Anton "Tony" Centa

Tuesday, October 27th, 1936 - Thursday, November 5th, 2020
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Anton (“Tony”) Centa passed away peacefully on November 5, 2020, at the age of 84. He was pre-deceased by his beloved wife Janet Centa. Loving father of Robert Centa and Stephen Centa (Andrea Centa). Dear grandfather of Jack and Charlie Hilton-Centa. Predeceased by his parents Anton and Zorka Centa.

Tony was enormously proud of being born and raised in Kirkland Lake, Ontario. He treasured his many friends from the town and continued to meet with expat Kirkland Lakers until very recently.

Tony taught industrial arts at Richmond Hill High School for 35 years. He was a passionate and excellent athlete. He won Ontario softball championships as a youth and was an avid curler in later life. A university project on the assassination of John F. Kennedy turned into a significant hobby for him. Many will remember his multi-media presentations on the subject.

Thank you to all of the staff and doctors at Mackenzie Health for the excellent care they provided to Tony.

Cremation has occurred and no celebration of Tony’s life is planned at this time due to the ongoing risks associated with the COVID-19 pandemic. In lieu of flowers, his family prefers donations in Tony’s memory to the Canadian Cancer Society.
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Private Condolence

Richard Brown

Posted at 02:20pm
From at teacher who learned much about the JFK case from Tony. My former students still speak of his presentations, and I attended the JFK symposium at Laurentian U. in 1993. Thank you, Tony! RIP

David Meacher

Posted at 09:57am
My sympathies to the Centas,
I was a student of "Mr. Centa", and went to RHHS with Rob.
He was one of my favourite teachers, and in all seriousness, I would not be where I am without his mentorship in industrial arts classes. I use skills that he taught me on a daily basis, and strive to teach my apprentices with the same focus and enthusiasm that I was taught with.
He was one of the best. Always fond memories.
David Meacher

Paul Sanderson

Posted at 10:23am
The Family,
You have my sincere condolences and deepest sympathies on Tony's passing. He was a one of a kind and loved by all.
As an RHHS student from '65-'69 I can remember running down the halls on the way to Shop class. We called it Shop class, metal or wood, in those days.
TC, as we affectionately called him, taught us to do it right the first time which became a life quality, thank you. TC introduced us to curling after school hours and I remember our classes hurrying to clean up so TC could tell us some fascinating JFK stories.
A great guy, keep on curling and god speed!

Paul Sanderson,
Hawkestone, ON.

Don Coleman

Posted at 07:25am
Mr. Centa was my Metal Shop high school teacher at Richmond Hill High School. He was an excellent teacher and we found a special connection at one point when my mother and step father moved to Dallas, Texas. I told "Tony" that I would be traveling to Dallas on a regular basis, and he put me to work. On rooftops of buildings near Dealey Plaza on the Grassy Knoll etc., I became his photographer at large. I am the one who brought him "the picket." Most importantly, I kept in touch with Mr. Centa throughout my life and as recently as this past spring/summer when he told me that he was moving from the family home to be close to his dear wife. Over the years we had many conversations via phone and when I would visit him at home. He always made time for me. He was always positive around me. He shared smiles and humour with me. He spoke about Kirkland Lake with a glow in his eyes and told me about his friends there and about growing up there. He spoke highly of and was proud of his children and all of their achievements. When a person (myself) has memorized the phone number and address of a high school teacher and thinks about that person regularly and in a manner that brings feelings of friendship, joy and uplifting energy; "without a doubt, Tony Centa is a very special person, whose friendship I will cherish forevermore." Deepest condolences most importantly to family and to friends. May Tony look down upon us and continuously surround us with his spirit - RIP Mr. Centa. Thank you, for being you. Fondly remembered, sadly missed.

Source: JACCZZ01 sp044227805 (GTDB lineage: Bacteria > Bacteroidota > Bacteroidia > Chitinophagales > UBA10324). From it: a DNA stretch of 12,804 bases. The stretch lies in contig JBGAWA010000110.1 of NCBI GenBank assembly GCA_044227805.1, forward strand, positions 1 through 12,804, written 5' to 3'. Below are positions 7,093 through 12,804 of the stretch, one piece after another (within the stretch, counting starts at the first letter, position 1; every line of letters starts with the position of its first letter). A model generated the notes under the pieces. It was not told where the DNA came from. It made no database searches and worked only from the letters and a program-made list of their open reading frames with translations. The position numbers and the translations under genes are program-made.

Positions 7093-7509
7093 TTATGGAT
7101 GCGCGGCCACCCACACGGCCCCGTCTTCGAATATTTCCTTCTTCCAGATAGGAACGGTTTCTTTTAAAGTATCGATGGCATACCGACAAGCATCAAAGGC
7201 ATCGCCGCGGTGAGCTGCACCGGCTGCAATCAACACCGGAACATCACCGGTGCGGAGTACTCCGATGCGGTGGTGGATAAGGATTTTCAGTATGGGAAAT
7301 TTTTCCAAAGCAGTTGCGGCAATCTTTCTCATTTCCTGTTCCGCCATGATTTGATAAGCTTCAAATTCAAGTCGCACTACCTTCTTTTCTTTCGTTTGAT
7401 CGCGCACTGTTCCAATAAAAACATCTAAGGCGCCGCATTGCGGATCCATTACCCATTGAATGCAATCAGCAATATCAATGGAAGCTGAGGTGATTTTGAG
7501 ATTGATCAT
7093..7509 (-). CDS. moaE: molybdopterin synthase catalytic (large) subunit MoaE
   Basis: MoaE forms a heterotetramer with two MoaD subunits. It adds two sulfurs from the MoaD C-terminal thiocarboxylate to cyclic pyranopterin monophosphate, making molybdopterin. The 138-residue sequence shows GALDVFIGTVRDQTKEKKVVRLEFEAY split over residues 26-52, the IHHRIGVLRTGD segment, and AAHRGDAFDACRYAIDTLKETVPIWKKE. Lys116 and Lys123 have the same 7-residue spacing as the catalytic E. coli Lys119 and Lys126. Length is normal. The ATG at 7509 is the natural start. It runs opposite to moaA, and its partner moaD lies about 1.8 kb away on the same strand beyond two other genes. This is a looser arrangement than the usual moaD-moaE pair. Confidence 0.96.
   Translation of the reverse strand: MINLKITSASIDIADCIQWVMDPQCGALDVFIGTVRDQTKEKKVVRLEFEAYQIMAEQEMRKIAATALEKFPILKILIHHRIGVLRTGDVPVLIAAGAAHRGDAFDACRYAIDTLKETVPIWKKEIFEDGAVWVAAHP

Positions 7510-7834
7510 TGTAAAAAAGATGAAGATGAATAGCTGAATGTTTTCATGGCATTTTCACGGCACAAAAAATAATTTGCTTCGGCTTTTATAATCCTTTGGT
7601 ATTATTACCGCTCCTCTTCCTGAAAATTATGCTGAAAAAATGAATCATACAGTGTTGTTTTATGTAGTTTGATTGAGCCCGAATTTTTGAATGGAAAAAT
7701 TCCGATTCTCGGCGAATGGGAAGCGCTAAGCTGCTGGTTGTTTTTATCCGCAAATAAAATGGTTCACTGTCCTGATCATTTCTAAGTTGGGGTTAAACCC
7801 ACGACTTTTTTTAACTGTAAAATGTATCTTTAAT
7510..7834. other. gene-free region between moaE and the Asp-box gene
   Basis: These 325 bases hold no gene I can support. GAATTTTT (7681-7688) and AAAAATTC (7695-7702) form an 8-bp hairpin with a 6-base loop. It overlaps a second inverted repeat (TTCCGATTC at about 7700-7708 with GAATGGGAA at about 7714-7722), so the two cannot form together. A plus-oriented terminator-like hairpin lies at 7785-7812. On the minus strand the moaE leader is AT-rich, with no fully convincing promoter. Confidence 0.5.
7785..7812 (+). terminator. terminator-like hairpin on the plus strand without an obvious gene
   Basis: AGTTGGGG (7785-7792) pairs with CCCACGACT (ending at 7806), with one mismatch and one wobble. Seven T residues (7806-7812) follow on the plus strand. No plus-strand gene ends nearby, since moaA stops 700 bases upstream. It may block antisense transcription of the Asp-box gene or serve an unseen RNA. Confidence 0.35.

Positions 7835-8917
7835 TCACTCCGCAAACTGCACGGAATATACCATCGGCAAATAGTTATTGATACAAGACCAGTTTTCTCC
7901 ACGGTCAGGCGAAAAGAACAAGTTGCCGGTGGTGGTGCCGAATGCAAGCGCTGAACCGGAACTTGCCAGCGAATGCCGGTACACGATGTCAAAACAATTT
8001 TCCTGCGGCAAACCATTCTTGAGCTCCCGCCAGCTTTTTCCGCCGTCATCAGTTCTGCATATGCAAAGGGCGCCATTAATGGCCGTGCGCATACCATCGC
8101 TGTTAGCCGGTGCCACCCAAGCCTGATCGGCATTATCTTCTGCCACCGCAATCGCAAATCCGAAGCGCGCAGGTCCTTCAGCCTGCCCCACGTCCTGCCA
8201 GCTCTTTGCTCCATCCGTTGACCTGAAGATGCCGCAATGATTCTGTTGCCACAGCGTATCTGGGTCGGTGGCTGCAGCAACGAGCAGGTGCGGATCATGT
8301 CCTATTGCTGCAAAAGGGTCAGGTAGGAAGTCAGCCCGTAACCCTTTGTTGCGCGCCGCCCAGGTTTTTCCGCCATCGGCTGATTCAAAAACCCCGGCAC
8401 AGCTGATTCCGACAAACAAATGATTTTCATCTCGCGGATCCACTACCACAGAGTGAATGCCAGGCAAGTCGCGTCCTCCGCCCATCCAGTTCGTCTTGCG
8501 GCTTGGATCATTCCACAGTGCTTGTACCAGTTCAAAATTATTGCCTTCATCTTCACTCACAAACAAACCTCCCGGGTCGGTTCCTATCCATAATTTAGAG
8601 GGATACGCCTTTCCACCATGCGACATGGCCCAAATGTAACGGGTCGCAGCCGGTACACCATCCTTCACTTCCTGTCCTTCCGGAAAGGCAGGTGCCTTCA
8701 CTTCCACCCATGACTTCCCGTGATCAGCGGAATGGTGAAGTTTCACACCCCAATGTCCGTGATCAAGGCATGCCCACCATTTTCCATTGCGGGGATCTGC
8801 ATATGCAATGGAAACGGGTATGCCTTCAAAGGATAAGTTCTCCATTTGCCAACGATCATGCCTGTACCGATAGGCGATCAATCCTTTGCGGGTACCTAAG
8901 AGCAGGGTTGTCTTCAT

Don Coleman Posted at 07:28am

"Don Coleman" formerly known as Don Johnston.

William Eigles

Posted at 11:50pm
From a good friend in Toronto, I just learned of Tony's recent passing and would like to extend my deepest condolences to his family and dearest friends. I met Tony in 1973 while in high school at one of his JFK presentations in the private home of a top Toronto Star executive and was transfixed by his depth and breadth of knowledge and amazing dedication to serious research. I was also touched by his effusive personal warmth. In 1977, while at U of T, I invited him to present to my fraternity there. So very impressed were the brothers that we invited back him for a follow-on presentation of additional material; these were both very stimulating evenings intellectually for all of us. I called Tony just six years ago to impart some new JFK-related information I had received and had a warm chat with him, even though he told me he'd sold his massive collection of materials some years earlier and was then retired. I'll always be grateful to him for his genuine kindness, generosity of spirit, and his commitment to ferreting out the truth about such a momentous tragedy in American history. Rest in peace, great man!

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